In this work we compare spatial resolution of the SSS and conventional beamformers by simulations. Other parameters, e.g., localization accuracy, are comparable for the two beamformer types and are not discussed in the paper.
This section describes the SSS formulation, conventional and SSS beamformers, the beamformer constructs used in the work, and simulation parameters.
Measurement at time t is a column vector m(t) with dimensions M × 1, where M is the number of MEG channels.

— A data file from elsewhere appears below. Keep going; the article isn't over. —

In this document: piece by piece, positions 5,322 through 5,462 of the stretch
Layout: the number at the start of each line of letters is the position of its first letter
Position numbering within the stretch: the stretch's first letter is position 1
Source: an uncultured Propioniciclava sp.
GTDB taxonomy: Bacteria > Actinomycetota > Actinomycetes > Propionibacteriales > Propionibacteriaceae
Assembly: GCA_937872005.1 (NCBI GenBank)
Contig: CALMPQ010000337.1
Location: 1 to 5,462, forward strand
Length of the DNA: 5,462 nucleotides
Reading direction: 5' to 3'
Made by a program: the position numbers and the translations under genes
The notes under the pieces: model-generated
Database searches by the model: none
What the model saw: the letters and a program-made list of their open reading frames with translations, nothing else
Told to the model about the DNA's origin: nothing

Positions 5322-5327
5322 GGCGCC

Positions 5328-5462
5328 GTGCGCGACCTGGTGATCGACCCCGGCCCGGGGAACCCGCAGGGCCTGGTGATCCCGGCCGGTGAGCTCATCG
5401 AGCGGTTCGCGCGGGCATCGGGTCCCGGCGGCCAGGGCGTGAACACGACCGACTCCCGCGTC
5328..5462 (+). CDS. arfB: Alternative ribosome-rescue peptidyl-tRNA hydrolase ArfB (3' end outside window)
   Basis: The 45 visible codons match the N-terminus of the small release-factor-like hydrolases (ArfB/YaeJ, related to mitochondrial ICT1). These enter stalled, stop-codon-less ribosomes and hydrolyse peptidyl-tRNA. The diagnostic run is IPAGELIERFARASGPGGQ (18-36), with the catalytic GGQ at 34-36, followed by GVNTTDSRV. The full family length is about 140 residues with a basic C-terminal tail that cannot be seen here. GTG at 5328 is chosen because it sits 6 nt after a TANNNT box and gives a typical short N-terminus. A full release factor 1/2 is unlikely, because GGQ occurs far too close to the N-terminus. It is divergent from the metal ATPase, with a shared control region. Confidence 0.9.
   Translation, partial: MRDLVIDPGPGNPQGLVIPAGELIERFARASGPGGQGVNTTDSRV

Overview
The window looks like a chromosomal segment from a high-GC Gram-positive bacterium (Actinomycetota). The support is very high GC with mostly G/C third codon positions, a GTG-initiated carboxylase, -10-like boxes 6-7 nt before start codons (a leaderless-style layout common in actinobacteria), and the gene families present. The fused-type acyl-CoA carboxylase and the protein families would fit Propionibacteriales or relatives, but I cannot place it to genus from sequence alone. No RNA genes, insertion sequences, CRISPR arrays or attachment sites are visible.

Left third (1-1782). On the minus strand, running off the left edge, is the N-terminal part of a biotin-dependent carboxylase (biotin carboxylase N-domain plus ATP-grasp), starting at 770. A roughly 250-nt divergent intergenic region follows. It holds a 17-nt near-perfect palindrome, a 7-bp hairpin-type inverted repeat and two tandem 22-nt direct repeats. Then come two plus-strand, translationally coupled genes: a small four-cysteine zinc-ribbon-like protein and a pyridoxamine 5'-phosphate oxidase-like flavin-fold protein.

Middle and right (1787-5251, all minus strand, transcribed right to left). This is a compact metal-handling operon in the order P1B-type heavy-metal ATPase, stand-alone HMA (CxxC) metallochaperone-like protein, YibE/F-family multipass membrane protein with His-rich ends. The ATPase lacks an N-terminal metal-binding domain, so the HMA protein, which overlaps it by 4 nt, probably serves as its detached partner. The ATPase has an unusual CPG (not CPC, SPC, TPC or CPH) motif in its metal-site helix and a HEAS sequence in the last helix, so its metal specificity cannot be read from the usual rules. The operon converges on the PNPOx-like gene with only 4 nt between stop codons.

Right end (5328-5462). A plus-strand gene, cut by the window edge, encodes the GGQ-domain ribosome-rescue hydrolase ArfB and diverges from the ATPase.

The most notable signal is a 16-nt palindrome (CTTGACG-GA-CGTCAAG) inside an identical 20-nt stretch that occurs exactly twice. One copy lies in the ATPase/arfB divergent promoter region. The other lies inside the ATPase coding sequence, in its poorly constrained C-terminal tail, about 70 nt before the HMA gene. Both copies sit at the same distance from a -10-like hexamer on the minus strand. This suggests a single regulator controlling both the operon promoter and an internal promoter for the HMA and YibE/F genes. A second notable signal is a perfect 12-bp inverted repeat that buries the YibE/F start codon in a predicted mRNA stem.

Because the MEG sensors are located in a source-free volume, the magnetic field, B, can be expressed as a gradient of a scalar potential, Ψ, , which is a solution of Laplace equation, . Such a solution can be represented as a linear combination of basis functions, e.g., spherical harmonics, as
where Ynm are spherical harmonic functions, θ and denote spherical angles, r = |r| is the distance from the expansion center, and anm and bnm are expansion coefficients. The first term on the right-hand side of Eq. 1 diverges at the origin and it represents sources within the sensor shell; the second term diverges at infinity and corresponds to sources outside the sensor shell. Contributions of the internal and external sources can be separated and the external terms can be discarded to reduce the environmental noise.